Fresno State done with furloughs

Say goodbye to employee furloughs that preserved jobs but muddied schedules and frustrated students at Fresno State and other California State University campuses.

The program -- which may be the first in CSU history -- ended Wednesday, saving about $270 million and several thousand jobs, system officials said. But the mandated 24 unpaid days off for most workers also created headaches that few want to repeat.

"I didn't know a single student who liked this idea," said Steve Dixon, the outgoing president of the California State Student Association and recent graduate of Humboldt State.

Pedro Ramirez, president of the Associated Students Inc. at Fresno State, appreciated the job savings but also wasn't a fan.

"I felt like I was paying more money for less instructional time," he said. "It was also confusing to some students distinguishing a universitywide furlough day, which affected the library and student services, from that of a class furlough."

Last year, most CSU employees agreed to take two unpaid days off each month -- a roughly 10% pay cut -- to help manage a $560 million shortfall. The move came on top of student fee hikes and other cost-cutting measures.

Furloughs were a popular tactic across deficit-ridden California. In January, for example, the Fresno Deputy Sheriff's Association and the Sheriff's Management Association agreed to 40-hour furloughs.

State workers have taken 46 unpaid days since February 2009. Gov. Arnold Schwarzenegger warned last month that furloughs could continue this year as the state fights a $19 billion deficit.

But there is little appetite to extend furloughs at CSU. Officials say cost-cutting measures and enrollment reductions have pared the bottom line, but they also are relying on several state budget proposals that would provide more money -- about $365 million -- for the system in 2010-11.

Claudia Keith, a spokeswoman for the 23-campus CSU system based in Long Beach, said furloughs created operational headaches for employees and logistical problems for students.

Individual campuses had some latitude in how they handled furloughs. At Fresno State, the campus completely closed on some days and partially on administrative furlough days, with offices such as financial aid and admissions shut down but classes in session.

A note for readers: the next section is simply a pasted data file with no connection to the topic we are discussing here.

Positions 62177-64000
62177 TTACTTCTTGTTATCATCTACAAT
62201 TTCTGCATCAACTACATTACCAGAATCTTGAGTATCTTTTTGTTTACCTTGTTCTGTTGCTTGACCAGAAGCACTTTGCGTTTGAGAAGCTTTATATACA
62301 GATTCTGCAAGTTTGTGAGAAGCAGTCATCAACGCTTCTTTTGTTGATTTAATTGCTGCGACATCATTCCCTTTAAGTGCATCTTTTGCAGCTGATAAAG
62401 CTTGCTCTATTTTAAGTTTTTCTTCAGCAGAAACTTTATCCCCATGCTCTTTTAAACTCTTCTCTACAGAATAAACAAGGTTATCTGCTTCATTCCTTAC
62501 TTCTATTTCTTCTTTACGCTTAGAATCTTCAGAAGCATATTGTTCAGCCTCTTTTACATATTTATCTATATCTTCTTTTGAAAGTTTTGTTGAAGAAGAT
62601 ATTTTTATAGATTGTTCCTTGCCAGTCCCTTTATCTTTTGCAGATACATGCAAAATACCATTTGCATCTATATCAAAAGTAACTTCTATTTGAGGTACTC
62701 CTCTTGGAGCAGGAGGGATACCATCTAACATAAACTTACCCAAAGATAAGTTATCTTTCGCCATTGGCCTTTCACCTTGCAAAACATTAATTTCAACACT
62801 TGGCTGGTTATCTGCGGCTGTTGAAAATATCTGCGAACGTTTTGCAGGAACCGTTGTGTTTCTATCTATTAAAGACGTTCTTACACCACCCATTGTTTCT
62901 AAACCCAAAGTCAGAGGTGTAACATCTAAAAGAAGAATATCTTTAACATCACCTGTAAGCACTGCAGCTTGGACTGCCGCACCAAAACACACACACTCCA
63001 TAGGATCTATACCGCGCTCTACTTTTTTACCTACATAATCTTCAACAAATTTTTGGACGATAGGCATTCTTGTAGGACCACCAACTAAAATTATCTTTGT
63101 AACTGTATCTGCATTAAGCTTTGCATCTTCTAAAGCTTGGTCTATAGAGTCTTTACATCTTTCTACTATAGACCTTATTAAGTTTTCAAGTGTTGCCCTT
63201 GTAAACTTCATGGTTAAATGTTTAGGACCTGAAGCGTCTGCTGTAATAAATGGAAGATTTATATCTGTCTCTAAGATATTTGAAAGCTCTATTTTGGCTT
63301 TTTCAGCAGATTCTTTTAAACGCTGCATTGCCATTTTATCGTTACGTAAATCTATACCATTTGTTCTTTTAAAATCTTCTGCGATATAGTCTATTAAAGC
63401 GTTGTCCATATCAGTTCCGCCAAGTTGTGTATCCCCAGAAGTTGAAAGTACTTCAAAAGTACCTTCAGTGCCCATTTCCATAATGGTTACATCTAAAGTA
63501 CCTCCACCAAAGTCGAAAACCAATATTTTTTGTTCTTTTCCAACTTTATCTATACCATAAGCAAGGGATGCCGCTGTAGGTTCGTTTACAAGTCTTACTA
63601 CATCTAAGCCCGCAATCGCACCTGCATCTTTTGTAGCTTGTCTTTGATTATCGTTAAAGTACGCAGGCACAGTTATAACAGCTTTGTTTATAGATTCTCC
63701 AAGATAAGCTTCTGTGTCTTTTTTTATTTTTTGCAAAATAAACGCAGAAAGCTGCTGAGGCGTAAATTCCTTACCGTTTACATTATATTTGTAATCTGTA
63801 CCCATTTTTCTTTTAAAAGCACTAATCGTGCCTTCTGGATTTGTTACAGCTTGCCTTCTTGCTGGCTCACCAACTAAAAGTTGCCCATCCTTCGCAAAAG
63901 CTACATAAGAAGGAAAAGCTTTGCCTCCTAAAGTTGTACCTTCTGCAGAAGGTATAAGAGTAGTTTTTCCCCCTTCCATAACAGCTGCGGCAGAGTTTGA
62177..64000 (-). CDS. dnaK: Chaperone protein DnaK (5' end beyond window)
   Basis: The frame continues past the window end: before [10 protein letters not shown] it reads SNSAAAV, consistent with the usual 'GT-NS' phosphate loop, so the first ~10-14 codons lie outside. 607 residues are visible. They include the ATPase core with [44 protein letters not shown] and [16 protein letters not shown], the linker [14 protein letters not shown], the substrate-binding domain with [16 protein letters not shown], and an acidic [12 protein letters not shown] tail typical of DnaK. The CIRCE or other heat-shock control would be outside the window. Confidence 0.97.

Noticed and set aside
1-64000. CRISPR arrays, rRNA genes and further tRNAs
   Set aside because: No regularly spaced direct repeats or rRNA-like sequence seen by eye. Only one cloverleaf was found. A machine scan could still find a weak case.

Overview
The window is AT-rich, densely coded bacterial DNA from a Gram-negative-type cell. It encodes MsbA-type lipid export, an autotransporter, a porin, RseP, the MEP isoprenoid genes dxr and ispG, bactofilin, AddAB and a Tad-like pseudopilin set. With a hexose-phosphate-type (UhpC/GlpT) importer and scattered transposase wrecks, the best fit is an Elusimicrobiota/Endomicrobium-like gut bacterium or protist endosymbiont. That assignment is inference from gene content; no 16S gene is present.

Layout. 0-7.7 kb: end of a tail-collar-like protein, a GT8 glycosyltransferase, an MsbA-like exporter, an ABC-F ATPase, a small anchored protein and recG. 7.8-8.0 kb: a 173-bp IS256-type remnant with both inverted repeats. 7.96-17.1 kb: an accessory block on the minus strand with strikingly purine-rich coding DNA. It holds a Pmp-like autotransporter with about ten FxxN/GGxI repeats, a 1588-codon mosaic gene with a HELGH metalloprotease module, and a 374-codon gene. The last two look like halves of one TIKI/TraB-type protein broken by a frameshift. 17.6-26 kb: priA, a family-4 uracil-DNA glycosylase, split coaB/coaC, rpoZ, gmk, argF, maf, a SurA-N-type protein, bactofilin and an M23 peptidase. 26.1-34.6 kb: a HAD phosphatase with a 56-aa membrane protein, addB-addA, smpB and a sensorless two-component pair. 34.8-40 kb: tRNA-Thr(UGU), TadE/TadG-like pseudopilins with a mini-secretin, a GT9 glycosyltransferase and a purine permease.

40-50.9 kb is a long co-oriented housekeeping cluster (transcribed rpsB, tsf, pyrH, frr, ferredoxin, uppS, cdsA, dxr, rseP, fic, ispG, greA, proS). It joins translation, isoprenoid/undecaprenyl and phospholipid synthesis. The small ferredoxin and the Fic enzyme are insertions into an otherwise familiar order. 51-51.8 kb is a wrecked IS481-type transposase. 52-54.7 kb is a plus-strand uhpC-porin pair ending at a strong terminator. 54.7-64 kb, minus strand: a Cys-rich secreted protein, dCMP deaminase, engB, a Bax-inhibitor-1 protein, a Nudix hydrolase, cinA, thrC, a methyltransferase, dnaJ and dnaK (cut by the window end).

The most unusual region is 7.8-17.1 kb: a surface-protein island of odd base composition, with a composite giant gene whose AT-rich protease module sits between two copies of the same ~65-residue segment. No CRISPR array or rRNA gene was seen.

Provost William Covino said the university couldn't operate in the traditional way in the face of severe financial cutbacks. Even if offices had been kept open at half-staffing, for example, people would expect the same level of full service -- and could have been disappointed.

"We cannot continue to do more with less -- and more and more and more with less," he said.

Covino said students had less access to professors and campus offices. But he praised faculty and employees for their dedication to students despite furloughs.

Nancy Kobata, an administrative assistant in the Lyles Center for Innovation & Entrepreneurship and president of the campus chapter of the California State University Employee Union, said furloughs were a hardship for everyone -- especially students.

And "it was really difficult to keep track of faculty," she added.

Faculty members determined on an individual basis which days to take off -- sometimes canceling class sessions or office hours.

Lisa Weston, an English professor and president of the California Faculty Association chapter on campus, said she took furloughs on teaching and nonteaching days. On teaching days, her classes received a reading assignment.

Furloughs fueled morale problems and made professors more conscious of how much work they did off the clock, she said.

"It was a wake-up call to faculty on how much free labor they had been providing -- and for many faculty, a wake-up call on how much free labor they did not intend to provide in the future," Weston said.

Both she and Kobata questioned whether the program protected enough jobs on campus. Last year, about 200 nontenured faculty lost work. Most of the 50 or so layoffs this year are in the support staff ranks.

"We still feel it should have done more" to protect jobs, Kobata said. Her union suggested voluntary furloughs this year as a way to save jobs, but that idea seems dead.

Keith, the CSU spokeswoman, said the program hasn't been popular. Even Chancellor Charles Reed, in a speech last March, said he hated furloughs and the problems they created.

Most students and employees "are probably glad they're ending," Keith said.

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